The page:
A guest contributor for America’s Power Plan says creating portfolios of energy efficiency projects to deliver demand reductions where and when utilities need them can help keep pace with grid demand.
California’s state legislature today reached a two-thirds supermajority to extend the state’s cap-and-trade program to 2030. This statement forecasts what impact this vote will have on the state’s carbon market, and can be attributed to Energy Innovation Director of Research Chris…
California’s Governor Jerry Brown, Assembly Speaker Anthony Rendon, and Senate President Pro Tempore Kevin de León have reached agreement on legislation to extend the state’s cap-and-trade program to 2030. This statement forecasts what impact this achievement will have on the…
Offshore wind, in contrast to the widespread cost declines and capacity additions we’ve seen with onshore wind and solar PV, has historically been more of a ‘boutique’ resource—a great idea in theory, but still expensive and concentrated in certain parts of the world. That is now changing, as offshore wind becomes mainstream for three reasons: location, advancing technology, and declining price.
Imagine that we have built enough wind and solar power plants to supply 100 percent of the electricity a region like California or Germany consumes in a year. Sure, the wind and sun aren’t always available, so this system would need flexible resources that can fill in the gaps. Filling this gap is one of the principal flexibility challenges of a low-carbon grid. But what will that flexibility cost?
Trump’s announcement that the United States will withdraw from the Paris Agreement is an unmatched abdication of climate responsibility. This decision needs to be kept in perspective, though. Important reactions and trends will continue to add momentum to decarbonizing the world.
California has the most successful carbon cap program in the world. Many state actors have expressed their support for the program’s extension to at least 2030. in order to serve its intended purpose of reducing emissions while generating revenue and accounting for disadvantaged communities, California’s next carbon cap program would benefit from four crucial elements: set price collars, intelligent use of auction revenues, clear strategy for disadvantaged communities, and constraints for carbon offsets.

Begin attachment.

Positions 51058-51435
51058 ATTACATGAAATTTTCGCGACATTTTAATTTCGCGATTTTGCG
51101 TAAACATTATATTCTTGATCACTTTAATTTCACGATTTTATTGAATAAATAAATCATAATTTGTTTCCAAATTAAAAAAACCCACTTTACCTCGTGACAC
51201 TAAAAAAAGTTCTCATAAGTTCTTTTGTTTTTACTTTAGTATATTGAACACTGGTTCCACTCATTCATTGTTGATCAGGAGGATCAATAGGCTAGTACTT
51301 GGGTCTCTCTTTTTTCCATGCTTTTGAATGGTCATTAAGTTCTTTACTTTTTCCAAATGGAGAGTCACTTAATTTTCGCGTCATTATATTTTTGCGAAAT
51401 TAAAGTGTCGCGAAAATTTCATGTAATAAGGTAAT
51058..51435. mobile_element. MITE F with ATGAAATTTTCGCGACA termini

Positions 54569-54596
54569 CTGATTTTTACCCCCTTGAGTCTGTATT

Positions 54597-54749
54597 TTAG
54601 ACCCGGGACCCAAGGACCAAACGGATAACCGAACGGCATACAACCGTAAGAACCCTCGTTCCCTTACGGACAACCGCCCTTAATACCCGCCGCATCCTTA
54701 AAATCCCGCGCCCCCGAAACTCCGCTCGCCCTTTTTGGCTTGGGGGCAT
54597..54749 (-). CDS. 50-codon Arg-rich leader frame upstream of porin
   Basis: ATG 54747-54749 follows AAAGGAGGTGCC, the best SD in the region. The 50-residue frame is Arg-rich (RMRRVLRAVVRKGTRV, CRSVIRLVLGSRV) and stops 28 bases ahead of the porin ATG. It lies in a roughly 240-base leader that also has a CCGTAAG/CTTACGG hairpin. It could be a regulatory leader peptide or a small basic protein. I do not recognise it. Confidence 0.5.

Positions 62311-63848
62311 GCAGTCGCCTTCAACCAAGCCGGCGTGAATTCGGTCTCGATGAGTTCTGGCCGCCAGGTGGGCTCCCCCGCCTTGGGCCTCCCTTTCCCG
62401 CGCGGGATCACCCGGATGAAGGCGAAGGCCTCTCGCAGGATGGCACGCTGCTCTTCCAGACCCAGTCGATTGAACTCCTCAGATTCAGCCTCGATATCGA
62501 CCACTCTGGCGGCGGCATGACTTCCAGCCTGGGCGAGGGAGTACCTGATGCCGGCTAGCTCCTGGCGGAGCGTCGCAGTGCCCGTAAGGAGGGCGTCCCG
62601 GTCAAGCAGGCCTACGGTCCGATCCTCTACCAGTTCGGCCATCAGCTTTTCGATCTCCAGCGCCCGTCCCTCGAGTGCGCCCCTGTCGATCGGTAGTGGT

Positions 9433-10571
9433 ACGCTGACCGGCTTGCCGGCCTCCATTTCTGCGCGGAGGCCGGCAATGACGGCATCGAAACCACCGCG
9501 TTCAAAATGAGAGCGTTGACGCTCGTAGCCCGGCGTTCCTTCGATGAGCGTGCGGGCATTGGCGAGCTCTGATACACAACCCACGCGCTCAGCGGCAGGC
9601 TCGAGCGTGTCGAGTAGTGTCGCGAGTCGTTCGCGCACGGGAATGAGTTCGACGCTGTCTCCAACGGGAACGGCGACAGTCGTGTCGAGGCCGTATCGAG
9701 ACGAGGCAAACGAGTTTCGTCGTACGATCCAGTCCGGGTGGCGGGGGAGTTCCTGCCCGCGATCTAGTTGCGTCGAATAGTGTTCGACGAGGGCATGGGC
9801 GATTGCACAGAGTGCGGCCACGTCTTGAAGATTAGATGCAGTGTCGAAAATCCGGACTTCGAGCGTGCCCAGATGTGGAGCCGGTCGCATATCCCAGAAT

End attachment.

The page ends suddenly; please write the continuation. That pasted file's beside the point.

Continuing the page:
Permit demand surged at California’s carbon allowance auction this month, in line with our prediction: 100 percent of current vintage allowances sold at the auction floor price of $13.80. The sale will raise upwards of $450 million dollars for the state’s Greenhouse Gas Reduction Fund. Today’s results underline the California carbon market’s core strength – fundamentally strong policy design.
In April, DOE Secretary Rick Perry issued a memorandum to his staff asking some pointed questions about the future of the electric grid as coal is retired off the system. By taking each premise in turn and providing evidence-based analysis, we can see that the projected demise of coal will result in a cleaner, cheaper, and more reliable energy system.
New technology has tipping points—defined by functionality, consumer preference, and price. Clean energy is passing a huge one. It is now cheaper, in many parts of the country, to build a brand-new wind farm or solar plant than simply to pay the operating costs of coal, and sometimes even natural gas. That is the kind of tipping point worth paying attention to. There is clean energy, and cash, on the table—let’s use them to accelerate our low-carbon energy transition.